The fact that all this is emerging into the public domain suggests that a new, more questioning mood is emerging in the United States where food safety is concerned. The administration's reaction - to some critics it is a huge over-reaction - to the fewer than 20 reported cases of E coli poisoning in Colorado, and the record speed with which the food recall was announced, indicate an awareness at the highest political level that public confidence in food, and its quality and safety, can no longer be taken for granted.
This is by no means the first food scare this year. An earlier outbreak of poisoning was traced to the cyclospora parasite in a basil sauce supplied by a gourmet delicatessen chain. Raspberries also contaminated by cyclospora caused 1,000 people to fall sick. Annually, food poisoning is thought to claim around 9,000 lives in the US, and reported cases are increasing.
In previous outbreaks, including the raspberries, there was an automatic - and ignoble - tendency to blame foreign imports, especially from Mexico and other Central American countries. (The raspberries came from Guatemala.) Food imports, which have doubled in quantity in five years, are a relative novelty, and attract suspicion and prejudice. What the two latest outbreaks had in common, however, was that - despite extraordinary efforts in the basil case to prove the contrary - both outbreaks were "home grown".
The increase in food imports (facilitated by the three-year-old North American Free Trade Agreement) and the perception of an increase in food poisoning outbreaks have undoubtedly contributed to a sense that food is less safe than it was. But there were signs of a more questioning public attitude well before this summer. The evidence - in America's cities, if not yet in the heartland - is everywhere. The small health-food shops that set up on the West Coast and in urban areas of the East during the Eighties have spawned several big supermarket chains that cater specifically to the demand for organically produced food, with no additives.
The Fresh Fields chain, which originated in 1991 in Maryland and merged with the Texas-based Whole Foods company in 1996, is just one of a flourishing genre that profits from the fears of middle-class Americans about the harm that poor quality and junk food may inflict on them and their children. This year, mainstream supermarkets such as Safeway and Giant have followed the trend, buying in, advertising and labelling not just organic, but also locally grown produce.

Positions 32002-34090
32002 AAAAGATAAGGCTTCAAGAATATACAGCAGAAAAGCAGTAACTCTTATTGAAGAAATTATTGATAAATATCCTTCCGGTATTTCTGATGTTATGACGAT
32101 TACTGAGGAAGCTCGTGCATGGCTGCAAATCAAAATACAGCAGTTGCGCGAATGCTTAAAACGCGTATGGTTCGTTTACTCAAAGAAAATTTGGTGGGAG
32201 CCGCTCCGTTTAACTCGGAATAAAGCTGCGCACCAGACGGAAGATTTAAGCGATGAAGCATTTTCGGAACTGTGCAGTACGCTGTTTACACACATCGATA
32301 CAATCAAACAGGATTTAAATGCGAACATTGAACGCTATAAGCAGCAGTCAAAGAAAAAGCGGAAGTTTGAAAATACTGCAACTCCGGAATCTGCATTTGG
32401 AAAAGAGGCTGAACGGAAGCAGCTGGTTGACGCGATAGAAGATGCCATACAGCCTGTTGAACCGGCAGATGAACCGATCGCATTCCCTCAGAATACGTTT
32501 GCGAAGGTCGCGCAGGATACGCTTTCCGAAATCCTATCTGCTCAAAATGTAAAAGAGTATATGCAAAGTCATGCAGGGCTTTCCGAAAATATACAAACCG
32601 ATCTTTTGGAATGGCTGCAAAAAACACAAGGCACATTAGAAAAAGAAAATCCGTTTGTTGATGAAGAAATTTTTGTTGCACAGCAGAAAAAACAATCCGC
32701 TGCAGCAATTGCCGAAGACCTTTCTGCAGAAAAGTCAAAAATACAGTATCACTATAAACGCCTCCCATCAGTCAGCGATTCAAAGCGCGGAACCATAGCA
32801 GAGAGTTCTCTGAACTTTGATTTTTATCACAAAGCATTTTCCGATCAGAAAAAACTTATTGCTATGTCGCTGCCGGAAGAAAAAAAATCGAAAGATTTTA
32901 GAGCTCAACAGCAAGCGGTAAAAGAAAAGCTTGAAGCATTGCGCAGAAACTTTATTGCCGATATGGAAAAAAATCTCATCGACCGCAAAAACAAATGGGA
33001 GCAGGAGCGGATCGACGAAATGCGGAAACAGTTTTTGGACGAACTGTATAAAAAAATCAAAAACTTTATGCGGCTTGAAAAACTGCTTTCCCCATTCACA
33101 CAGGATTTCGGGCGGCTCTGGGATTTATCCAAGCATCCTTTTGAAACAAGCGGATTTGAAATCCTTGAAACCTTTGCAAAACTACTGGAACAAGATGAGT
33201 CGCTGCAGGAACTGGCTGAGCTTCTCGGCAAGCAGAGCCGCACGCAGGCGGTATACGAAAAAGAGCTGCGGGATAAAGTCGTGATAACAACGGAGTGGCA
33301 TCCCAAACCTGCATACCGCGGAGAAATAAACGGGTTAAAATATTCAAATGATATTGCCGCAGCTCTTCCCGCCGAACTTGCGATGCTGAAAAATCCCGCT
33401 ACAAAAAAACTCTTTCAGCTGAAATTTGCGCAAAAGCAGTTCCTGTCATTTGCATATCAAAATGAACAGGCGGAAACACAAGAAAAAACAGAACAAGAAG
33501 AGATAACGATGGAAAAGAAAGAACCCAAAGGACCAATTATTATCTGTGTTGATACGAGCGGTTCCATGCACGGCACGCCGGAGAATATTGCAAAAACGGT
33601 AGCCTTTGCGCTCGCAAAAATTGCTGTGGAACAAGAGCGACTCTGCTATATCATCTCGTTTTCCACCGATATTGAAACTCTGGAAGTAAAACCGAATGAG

Over roughly the same five-year period, the number of farmers' markets held at least weekly in many US towns and cities has increased dramatically. The first farmers' market to be held in central Washington DC - a city that often lags behind East Coast urban trends - was set up earlier this summer. It is held on Sunday mornings in a bank car park on the edge of Dupont Circle, a fashionable city district populated mainly by young professionals.
This food is, as a rule, considerably more expensive than standard American supermarket fare. Those who can afford it, however, are now prepared to pay for what they perceive to be better quality. Consumers seem to be shifting away from the decade-old desire for slimness and fitness at all costs (the no-fat, no-cholesterol preoccupations that still dominate mainstream supermarkets) towards a preference for food that is itself pure and healthy.
This shift, if it continues, could have implications that go far beyond the supermarket and extend into America's international relations. Some of the most acrimonious disputes in the Western world pit the US and the European Union against each other on the matter of food: its quality, safety and labelling. A few of the regulatory problems were resolved earlier this summer. But there remains a seemingly unbridgeable gulf - caused as much by cultural attitudes as by scientific evidence - on the question of altered foods: beef produced with hormone additives and genetic modification of fruit and vegetables. The US Agriculture Secretary, Dan Glickman, went so far as to say recently that this difference was shaping up to be the "battle royal of 21st-century world agriculture".
The EU is demanding, at very least, that US produce which has been altered should be labelled as such. France, with a large domestic market to protect, and ultra-demanding and traditionally-minded consumers, is in the forefront of the objectors. The Americans say this is discrimination, and accuse the Europeans of using specious scientific arguments to keep cheaper US produce out. The Europeans retort that the Americans use their labyrinthine regulations for the same purpose.
Until recently, the American public would have sided unquestioningly with the US government in this argument. The revelations that have followed the recent E coli poisoning outbreak, however, and the growing movement in the United States for healthy, natural and, if necessary, more expensive food, suggest that American consumers are starting to raise questions similar to the ones that worry European consumers. If that is so, the gap between the US and the EU on food exports may begin to narrow by itself.Reuse content